Recollection is fast and easy: Pupillometric studies of face memory

Stephen Goldinger, Megan H. Papesh

Research output: Contribution to journalArticlepeer-review

1 Scopus citations


In this chapter, we discuss several distinct conceptualizations of recognition memory, and their treatment of the (putative) processes underlying recollection and familiarity. We focus most closely on the concept of recollection, which many dual-process memory models assume to be a relatively slow, controlled process, during which contextual details from encoding are brought to mind (i.e., retrieval of episodic detail). We then introduce the use of pupillometry-continuously measuring pupil diameter during task performance-as an efficient means to estimate effortful cognitive processes during memory encoding and retrieval. We review evidence from three pupillometric. studies of face memory, providing evidence to suggest that recollection is not slow and effortful, as is often assumed, but is instead fast and easy.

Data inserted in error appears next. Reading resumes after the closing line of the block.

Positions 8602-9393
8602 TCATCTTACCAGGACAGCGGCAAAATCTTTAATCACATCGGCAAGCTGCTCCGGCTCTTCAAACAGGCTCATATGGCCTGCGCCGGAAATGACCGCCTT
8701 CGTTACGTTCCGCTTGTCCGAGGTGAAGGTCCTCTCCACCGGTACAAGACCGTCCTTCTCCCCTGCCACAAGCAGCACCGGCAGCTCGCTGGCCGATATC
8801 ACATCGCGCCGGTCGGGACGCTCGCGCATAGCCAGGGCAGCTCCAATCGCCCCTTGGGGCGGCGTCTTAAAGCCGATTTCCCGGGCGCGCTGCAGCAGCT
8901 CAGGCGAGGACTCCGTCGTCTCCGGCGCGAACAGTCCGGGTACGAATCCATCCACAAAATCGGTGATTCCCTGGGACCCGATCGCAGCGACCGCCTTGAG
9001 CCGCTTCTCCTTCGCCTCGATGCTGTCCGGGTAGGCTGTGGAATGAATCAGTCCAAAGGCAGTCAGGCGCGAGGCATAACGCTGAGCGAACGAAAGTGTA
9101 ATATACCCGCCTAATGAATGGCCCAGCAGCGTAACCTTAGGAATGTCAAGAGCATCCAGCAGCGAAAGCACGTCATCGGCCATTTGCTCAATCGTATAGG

Original languageEnglish (US)
Pages (from-to)191-222
Number of pages32
JournalPsychology of Learning and Motivation - Advances in Research and Theory
StatePublished - 2014


  • Continuous memory strength
  • Inclusion test
  • Own-race bias
  • Process distinction
  • Pupillometry
  • Recognition memory
  • Remember/know paradigm
  • Signal-detection theory
  • Task distinction
  • Threshold-based models

ASJC Scopus subject areas

  • Developmental and Educational Psychology
  • Social Psychology


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